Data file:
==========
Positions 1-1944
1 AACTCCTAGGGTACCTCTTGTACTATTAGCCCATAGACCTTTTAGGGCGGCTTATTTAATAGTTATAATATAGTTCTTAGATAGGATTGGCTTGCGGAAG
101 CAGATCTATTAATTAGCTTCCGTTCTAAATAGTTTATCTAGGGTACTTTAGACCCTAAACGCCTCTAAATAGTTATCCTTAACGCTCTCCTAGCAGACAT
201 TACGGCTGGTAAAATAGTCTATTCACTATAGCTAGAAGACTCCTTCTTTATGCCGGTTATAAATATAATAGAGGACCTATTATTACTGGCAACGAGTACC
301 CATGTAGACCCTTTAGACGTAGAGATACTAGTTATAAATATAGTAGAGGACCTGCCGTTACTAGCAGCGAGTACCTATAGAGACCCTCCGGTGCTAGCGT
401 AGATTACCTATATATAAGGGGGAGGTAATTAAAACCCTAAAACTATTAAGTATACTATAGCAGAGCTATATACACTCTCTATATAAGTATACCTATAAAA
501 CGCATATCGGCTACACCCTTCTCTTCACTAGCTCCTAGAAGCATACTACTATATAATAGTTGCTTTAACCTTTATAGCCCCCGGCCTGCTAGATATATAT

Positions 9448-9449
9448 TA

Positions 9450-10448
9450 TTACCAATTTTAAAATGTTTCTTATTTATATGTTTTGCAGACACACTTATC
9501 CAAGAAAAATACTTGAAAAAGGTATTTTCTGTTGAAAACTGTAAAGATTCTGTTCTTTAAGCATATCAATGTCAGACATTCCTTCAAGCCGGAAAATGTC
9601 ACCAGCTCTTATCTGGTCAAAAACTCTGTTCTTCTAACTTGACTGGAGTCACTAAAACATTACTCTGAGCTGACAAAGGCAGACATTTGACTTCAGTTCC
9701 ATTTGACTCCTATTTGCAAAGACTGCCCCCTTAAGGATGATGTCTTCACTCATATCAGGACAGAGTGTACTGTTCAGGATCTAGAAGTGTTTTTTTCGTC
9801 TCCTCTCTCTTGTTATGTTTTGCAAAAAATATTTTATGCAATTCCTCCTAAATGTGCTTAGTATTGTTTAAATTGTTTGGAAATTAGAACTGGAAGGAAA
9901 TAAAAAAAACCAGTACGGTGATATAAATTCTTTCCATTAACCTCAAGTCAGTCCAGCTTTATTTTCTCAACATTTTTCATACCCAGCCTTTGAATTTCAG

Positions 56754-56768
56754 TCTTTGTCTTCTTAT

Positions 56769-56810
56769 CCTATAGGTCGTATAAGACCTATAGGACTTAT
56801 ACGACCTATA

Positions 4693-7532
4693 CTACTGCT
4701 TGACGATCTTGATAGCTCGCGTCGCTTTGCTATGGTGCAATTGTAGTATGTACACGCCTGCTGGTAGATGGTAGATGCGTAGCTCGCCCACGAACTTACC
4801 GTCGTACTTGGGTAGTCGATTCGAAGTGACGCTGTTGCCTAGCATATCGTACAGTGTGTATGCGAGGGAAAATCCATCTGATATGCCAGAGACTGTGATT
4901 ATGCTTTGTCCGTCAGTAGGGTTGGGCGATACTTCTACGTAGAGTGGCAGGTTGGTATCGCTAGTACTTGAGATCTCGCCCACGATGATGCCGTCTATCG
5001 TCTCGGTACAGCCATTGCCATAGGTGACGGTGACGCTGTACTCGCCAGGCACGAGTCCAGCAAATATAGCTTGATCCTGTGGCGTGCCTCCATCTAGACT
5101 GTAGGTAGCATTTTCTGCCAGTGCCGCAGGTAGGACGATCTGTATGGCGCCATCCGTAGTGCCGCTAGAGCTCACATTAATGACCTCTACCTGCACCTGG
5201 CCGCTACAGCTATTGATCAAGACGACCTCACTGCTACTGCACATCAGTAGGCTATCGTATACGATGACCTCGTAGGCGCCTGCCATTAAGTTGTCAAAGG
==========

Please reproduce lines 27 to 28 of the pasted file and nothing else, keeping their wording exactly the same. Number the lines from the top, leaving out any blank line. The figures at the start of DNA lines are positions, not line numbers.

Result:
5001 TCTCGGTACAGCCATTGCCATAGGTGACGGTGACGCTGTACTCGCCAGGCACGAGTCCAGCAAATATAGCTTGATCCTGTGGCGTGCCTCCATCTAGACT
5101 GTAGGTAGCATTTTCTGCCAGTGCCGCAGGTAGGACGATCTGTATGGCGCCATCCGTAGTGCCGCTAGAGCTCACATTAATGACCTCTACCTGCACCTGG